How to Manage Pests
UC Pest Management Guidelines
Scientific Name: Synanthedon exitiosa
(Reviewed 11/09, updated 11/09, pesticides updated 9/15)
In this Guideline:
Description of the Pest
Peachtree borer eggs are laid during the summer on the bark of trees. Larvae overwinter in the tree trunk. They feed in the crown area and burrow up into the tree. At maturity, a larva is about 1.25 inch long and has a light-colored body and a dark head. In late spring, larvae pupate near the entrance of their burrows or in the soil. Adults emerge from May through September; they are steel-blue to black clearwing moths with a 1-inch wingspan.
Peachtree borers can girdle and kill young trees. Older trees can withstand the damage unless there are many larvae or the tree is attacked several years in a row.
Look for the presence of frass and gum at the bases of trees when monitoring orchards in spring. Also check trees in the fall for signs of peachtree borer activity. At this time, you can kill larvae by carefully using a knife or wire to probe the trunk. Mark any that you find, and return to treat them the following spring. Treat by spraying the tree trunk from the scaffold to the soil line. Apply the insecticide with a hand-held sprayer to the tree trunk from the juncture of the main scaffold limbs to the soil line. Cover the trunk thoroughly, using enough spray material so it will run off to form a small puddle at the base of the tree. Use from 0.5 to 1.5 gallons per tree, depending upon the size of the trunk. Remove suckers and pull soil away from the base of the tree before treating. Two applications are recommended to protect during the prolonged period when adults are active, one in mid-May when adults are first detected and one in the middle of July. Be careful to observe preharvest intervals and use low-pressure sprays to avoid contaminating fruit.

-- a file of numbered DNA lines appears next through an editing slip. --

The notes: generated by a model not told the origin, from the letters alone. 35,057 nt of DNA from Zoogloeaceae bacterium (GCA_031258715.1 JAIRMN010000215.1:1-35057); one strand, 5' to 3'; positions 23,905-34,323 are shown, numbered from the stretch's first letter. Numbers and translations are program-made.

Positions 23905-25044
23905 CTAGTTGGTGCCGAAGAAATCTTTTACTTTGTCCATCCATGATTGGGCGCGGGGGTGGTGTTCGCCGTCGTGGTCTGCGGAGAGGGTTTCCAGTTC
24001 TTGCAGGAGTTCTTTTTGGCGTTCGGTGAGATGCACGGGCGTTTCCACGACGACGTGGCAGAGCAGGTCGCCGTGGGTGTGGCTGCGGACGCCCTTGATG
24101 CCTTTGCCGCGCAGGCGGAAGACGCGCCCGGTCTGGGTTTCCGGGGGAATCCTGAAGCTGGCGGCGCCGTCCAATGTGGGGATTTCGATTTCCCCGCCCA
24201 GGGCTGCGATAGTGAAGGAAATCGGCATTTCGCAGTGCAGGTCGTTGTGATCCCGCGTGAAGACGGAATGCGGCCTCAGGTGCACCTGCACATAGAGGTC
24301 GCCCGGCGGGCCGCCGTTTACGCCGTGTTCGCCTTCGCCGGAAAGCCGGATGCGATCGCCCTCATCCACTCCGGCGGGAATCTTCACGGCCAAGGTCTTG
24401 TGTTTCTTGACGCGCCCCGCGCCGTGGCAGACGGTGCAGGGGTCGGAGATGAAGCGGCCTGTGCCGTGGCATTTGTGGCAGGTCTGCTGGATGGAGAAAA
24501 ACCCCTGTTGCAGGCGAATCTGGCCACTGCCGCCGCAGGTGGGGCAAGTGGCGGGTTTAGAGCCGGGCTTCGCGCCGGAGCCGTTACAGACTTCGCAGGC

In other areas of the United States, pheromone mating disruption has worked well for controlling this pest in crops where it is a regular problem. However, this technique has not been studied in California because peachtree borer is only an occasional problem.
Keep tree bases free of vegetation to improve spray coverage when treating for this pest, especially in the Central Valley. Also, heat and dryness reduce the survival of eggs and larvae, and keeping vegetation away from the tree bases provides a drier environment.
UC IPM Pest Management Guidelines: Cherry
Insects and Mites
J. A. Grant, UC Cooperative Extension, San Joaquin County
Acknowledgment for contributions to Insects and Mites:J. Colyn, Mid-Valley Ag. Services
M. Devencenzi, Devencenzi Ag. Pest Mgmt. and Research
P. McKenzie, Mid-Valley Ag. Services